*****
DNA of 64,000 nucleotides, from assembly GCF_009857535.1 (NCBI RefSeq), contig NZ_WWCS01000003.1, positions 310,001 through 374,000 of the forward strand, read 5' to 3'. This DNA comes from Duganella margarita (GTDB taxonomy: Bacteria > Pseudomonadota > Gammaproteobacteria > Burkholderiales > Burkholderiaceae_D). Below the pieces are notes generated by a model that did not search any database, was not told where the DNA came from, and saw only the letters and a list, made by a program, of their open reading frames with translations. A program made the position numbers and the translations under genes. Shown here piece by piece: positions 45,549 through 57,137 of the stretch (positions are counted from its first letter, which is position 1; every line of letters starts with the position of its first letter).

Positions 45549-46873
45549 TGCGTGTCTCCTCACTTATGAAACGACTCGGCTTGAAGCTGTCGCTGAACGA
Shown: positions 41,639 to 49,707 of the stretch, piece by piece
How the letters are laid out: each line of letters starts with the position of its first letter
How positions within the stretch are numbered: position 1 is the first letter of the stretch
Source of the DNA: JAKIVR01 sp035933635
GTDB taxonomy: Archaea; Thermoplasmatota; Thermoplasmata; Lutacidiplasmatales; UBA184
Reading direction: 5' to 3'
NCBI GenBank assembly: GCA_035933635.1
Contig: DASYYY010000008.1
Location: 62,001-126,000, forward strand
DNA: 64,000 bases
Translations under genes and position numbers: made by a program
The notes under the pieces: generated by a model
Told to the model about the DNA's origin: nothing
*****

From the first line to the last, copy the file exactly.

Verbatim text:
DNA of 64,000 nucleotides, from assembly GCF_009857535.1 (NCBI RefSeq), contig NZ_WWCS01000003.1, positions 310,001 through 374,000 of the forward strand, read 5' to 3'. This DNA comes from Duganella margarita (GTDB taxonomy: Bacteria > Pseudomonadota > Gammaproteobacteria > Burkholderiales > Burkholderiaceae_D). Below the pieces are notes generated by a model that did not search any database, was not told where the DNA came from, and saw only the letters and a list, made by a program, of their open reading frames with translations. A program made the position numbers and the translations under genes. Shown here piece by piece: positions 45,549 through 57,137 of the stretch (positions are counted from its first letter, which is position 1; every line of letters starts with the position of its first letter).

Positions 45549-46873
45549 TGCGTGTCTCCTCACTTATGAAACGACTCGGCTTGAAGCTGTCGCTGAACGA
Shown: positions 41,639 to 49,707 of the stretch, piece by piece
How the letters are laid out: each line of letters starts with the position of its first letter
How positions within the stretch are numbered: position 1 is the first letter of the stretch
Source of the DNA: JAKIVR01 sp035933635
GTDB taxonomy: Archaea; Thermoplasmatota; Thermoplasmata; Lutacidiplasmatales; UBA184
Reading direction: 5' to 3'
NCBI GenBank assembly: GCA_035933635.1
Contig: DASYYY010000008.1
Location: 62,001-126,000, forward strand
DNA: 64,000 bases
Translations under genes and position numbers: made by a program
The notes under the pieces: generated by a model
Told to the model about the DNA's origin: nothing